"rejected". The reason that the promise was rejected with.
So we can now read what the status of each promise was, and process each error individually, without losing any of this critical information:
But, that is kind of a lot of boilerplate. So let’s abstract this down:
And we can implement a simple
handleResults function like so:
We are able to use a nifty trick here, the AggergateError class, to throw an error that may contain multiple inside. This way, when caught we get a single error with all details, via the
.errors property on an
AggregateError that includes every error included:
And hey, this is pretty simple, nice and generic. I like it.
Don’t miss the warnings on these though (below), as while they are interesting and occasionally useful, I would use them with caution.
One method we get is
Promise.race, which takes an iterable of promises and returns a single
Promise that settles with the eventual state of the first promise that settles.
For example, we could implement a simple timeout like so:
⚠️ Note: this isn’t always ideal, as generally if you have a timeout you should cancel the outstanding pending task if at all possible.
So for example if
doSomethingSlow() fetched data, we’d generally want to abort the fetch upon a timeout using an AbortController instead of just rejecting the race promise and moving about our business, letting the request continue to hang for no good reason.
But this is just an example to demonstrate the basic concept, so hopefully you get the idea.
Also, like always, it’s still best to handle all errors of all promises as well:
The final method we get is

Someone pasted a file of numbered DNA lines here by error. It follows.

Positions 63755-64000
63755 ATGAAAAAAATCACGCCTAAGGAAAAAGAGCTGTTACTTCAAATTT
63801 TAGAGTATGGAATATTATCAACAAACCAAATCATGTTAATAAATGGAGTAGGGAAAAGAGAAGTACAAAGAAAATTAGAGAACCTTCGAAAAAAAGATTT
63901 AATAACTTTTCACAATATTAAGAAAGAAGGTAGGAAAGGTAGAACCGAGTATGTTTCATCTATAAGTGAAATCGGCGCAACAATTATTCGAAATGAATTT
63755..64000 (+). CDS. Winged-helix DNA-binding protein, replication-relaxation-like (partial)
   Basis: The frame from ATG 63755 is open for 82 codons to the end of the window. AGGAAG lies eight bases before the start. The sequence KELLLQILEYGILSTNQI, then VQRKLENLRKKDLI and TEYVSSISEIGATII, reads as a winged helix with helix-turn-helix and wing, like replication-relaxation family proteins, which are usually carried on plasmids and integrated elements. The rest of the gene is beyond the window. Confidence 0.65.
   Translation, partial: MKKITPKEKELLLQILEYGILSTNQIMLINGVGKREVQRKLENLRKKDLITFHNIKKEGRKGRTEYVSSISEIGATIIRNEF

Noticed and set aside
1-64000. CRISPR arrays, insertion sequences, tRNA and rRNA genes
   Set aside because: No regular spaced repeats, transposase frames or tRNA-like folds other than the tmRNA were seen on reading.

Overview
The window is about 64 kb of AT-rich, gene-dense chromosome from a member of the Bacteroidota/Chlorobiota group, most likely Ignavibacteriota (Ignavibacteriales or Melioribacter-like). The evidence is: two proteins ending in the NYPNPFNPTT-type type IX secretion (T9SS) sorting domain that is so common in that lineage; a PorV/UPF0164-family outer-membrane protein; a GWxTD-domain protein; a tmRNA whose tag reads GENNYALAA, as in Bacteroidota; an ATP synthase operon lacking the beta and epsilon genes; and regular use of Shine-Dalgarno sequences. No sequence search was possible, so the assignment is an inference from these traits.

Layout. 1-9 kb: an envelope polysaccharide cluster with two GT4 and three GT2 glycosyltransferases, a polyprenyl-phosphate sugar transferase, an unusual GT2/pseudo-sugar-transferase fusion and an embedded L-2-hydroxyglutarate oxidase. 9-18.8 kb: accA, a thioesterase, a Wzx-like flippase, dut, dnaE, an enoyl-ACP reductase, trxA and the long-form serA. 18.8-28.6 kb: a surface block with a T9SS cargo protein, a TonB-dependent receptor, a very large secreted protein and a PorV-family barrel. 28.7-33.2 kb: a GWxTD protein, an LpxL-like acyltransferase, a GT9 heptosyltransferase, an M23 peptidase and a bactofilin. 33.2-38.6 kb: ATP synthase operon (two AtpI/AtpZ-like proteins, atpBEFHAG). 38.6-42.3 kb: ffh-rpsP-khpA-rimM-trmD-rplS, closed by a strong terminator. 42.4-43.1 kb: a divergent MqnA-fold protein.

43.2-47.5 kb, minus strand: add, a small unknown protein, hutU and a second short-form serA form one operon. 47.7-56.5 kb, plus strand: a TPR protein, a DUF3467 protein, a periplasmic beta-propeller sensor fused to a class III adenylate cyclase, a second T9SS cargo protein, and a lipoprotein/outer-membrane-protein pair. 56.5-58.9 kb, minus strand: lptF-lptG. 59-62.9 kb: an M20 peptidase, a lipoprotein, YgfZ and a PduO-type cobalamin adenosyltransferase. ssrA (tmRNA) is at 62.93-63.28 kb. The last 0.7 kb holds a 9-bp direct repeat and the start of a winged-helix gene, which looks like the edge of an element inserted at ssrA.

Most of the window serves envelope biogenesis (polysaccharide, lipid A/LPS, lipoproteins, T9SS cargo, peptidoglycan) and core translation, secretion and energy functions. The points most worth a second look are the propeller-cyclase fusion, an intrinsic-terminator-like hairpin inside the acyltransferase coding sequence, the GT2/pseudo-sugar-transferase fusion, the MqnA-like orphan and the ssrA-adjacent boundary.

Promise.any, which is similar to
Promise.race, but instead waits for either promise to resolve successfully, and only rejects if both promises reject.
This can be useful, for example, in situations where it can be unpredictable which location for a piece of data is faster:
Similar to the above, an ideal solution here would abort the slower request once the faster one completes. But again - these are just simple contrived examples to demonstrate the basics.
⚠️ Note: we don’t always want to hammer on multiple data sources concurrently just because we can (e.g. just because it might save the user a fraction of a second). So use this wisely, and sparingly.
Oh yeah, and like always, we really don’t want unhandled promise rejections, so you know what to do:
Before we get too excited and concurrentify all of our code, let’s not forget three things.
Concurrency is awesome, but excessive parallelization can lead to network thrashing, disk thrashing, or other issues. Use good judgment and avoid craziness like this:
Just to be sure we avoid confusion - I want to point out that it’s important to be aware that when we are talking about concurrency here, we are referring to awaiting promises concurrently, not executing code concurrently.
Sometimes sequential code is simply easier to reason about and manage.
Avoid premature optimization and be sure you have a good reason before adding more complexity. Being fast is great, but consider if it’s even needed before blindly concurrentifying everything in your code.